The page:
BRAZZAVILLE: The Republic of Congo opposition candidate Guy-Brice Parfait Kolelas died of Covid-19 as he was being transferred to France for treatment, his campaign director said Monday, the day after presidential elections in which he was the main challenger.
Kolelas was seen as the main rival to veteran leader Denis Sassou Nguesso, who was expected to win Sunday’s vote. The election was boycotted by the main opposition and under an internet blackout, with critics voicing concerns over the transparency of the polls seen as tilted towards Sassou Nguesso.
Kolelas died in the medical aircraft which had gone to pick him from Brazzaville on Sunday afternoon. According to his campaign manager Christian Rodrigue Mayanda, the 60-year-old tested positive for Covid-19 on Friday afternoon, and was unable to host his last campaign meeting in Brazzaville.
On Saturday, he posted a video from his sickbed, declaring he was battling against death. “Rise up as one person… I’m fighting on my deathbed, you too fight for your change,” he urged his supporters, saying the election was about the future of children. Mayanda called on supporters of Kolelas to rally at 11 am local time (1000 GMT).
Kolelas came second in the presidential election of 2016, picking up 15 percent of the vote according to official results. He had pledged to release the two candidates from that vote sentenced in 2018 to 20 years in prison for undermining state security, former army general Jean- Marie Michel Mokoko and ex-minister Andre Okombi Salissa. He was reportedly the only serious contender left facing the president on Sunday after a string of boycotts, withdrawn candidacies and exclusions.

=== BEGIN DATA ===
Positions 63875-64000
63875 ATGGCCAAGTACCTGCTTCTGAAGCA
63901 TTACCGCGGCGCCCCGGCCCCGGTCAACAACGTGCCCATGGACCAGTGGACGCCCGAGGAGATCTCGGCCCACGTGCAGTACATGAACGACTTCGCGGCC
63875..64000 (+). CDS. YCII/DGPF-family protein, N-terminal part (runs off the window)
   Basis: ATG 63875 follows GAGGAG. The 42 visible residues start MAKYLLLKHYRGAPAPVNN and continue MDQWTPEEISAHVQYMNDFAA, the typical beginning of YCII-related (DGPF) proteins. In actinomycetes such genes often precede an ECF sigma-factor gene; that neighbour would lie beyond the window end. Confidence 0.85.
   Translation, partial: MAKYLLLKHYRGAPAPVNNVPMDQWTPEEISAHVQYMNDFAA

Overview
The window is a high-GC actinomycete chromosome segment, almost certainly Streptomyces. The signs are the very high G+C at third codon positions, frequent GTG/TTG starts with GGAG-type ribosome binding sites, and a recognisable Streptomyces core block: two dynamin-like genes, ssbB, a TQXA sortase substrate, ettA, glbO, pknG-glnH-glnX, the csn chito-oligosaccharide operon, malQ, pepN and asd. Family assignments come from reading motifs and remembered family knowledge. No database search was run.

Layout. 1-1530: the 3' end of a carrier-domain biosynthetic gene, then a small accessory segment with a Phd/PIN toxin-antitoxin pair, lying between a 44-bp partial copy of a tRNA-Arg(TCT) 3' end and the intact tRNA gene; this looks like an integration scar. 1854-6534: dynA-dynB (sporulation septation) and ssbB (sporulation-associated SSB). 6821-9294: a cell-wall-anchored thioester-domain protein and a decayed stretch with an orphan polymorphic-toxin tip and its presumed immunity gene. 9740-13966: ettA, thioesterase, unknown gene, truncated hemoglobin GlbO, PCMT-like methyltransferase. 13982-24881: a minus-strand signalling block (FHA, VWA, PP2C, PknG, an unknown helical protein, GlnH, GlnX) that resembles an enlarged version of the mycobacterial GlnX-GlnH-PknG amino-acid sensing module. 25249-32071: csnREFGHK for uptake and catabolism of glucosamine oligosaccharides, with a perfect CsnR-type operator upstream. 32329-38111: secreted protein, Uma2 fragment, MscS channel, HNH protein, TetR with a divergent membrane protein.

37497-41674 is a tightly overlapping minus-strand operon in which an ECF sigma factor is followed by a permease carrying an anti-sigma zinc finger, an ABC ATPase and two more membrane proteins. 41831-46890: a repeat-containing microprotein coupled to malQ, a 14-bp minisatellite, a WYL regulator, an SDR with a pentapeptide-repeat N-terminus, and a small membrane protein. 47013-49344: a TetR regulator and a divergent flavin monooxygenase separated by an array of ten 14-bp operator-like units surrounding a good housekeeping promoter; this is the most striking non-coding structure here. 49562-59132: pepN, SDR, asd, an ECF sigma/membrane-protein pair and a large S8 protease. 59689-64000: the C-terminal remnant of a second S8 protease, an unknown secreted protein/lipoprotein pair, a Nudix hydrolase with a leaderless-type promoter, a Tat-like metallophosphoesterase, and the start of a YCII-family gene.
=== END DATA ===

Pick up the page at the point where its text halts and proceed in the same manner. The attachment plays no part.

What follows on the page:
There were no reports of major incidents before polling stations closed, but access to the internet and social media, as well as text messages, was cut. In some areas voters complained that their names were not on the electoral list. Sassou Nguesso, 77, a former paratrooper, first rose to power in 1979 and has since accumulated 36 years in office, making him one of the world’s longest-serving leaders.
The largest opposition group, the Pan-African Union for Social Democracy or UPADS, is boycotting the poll in which some 2.5 million people are eligible to vote. UPADS – the group of former president Pascal Lissouba, who died in France last August — is the only opposition party to have a parliamentary group in the current national assembly.
Flanked by its giant neighbour the Democratic Republic of Congo as well as Gabon, the former French colony has abundant oil reserves and most of its budget comes from petroleum revenue. Civil war – But its economy is in a slump, hurt by a collapse in world crude prices, long- standing debt, and the pandemic, as well as a reputation for corruption.
After first coming to power in 1979, Sassou Nguesso was forced to introduce multi-party elections in 1991 and was defeated at the ballot box a year later. But he returned to power in 1997 following a prolonged civil war. He has won every election since, which the opposition have mostly slammed as fraudulent. A constitutional amendment in 2015, which ended a ban on presidential candidates aged over 70 and scrapped a two-term limit, allowed him to run again in 2016.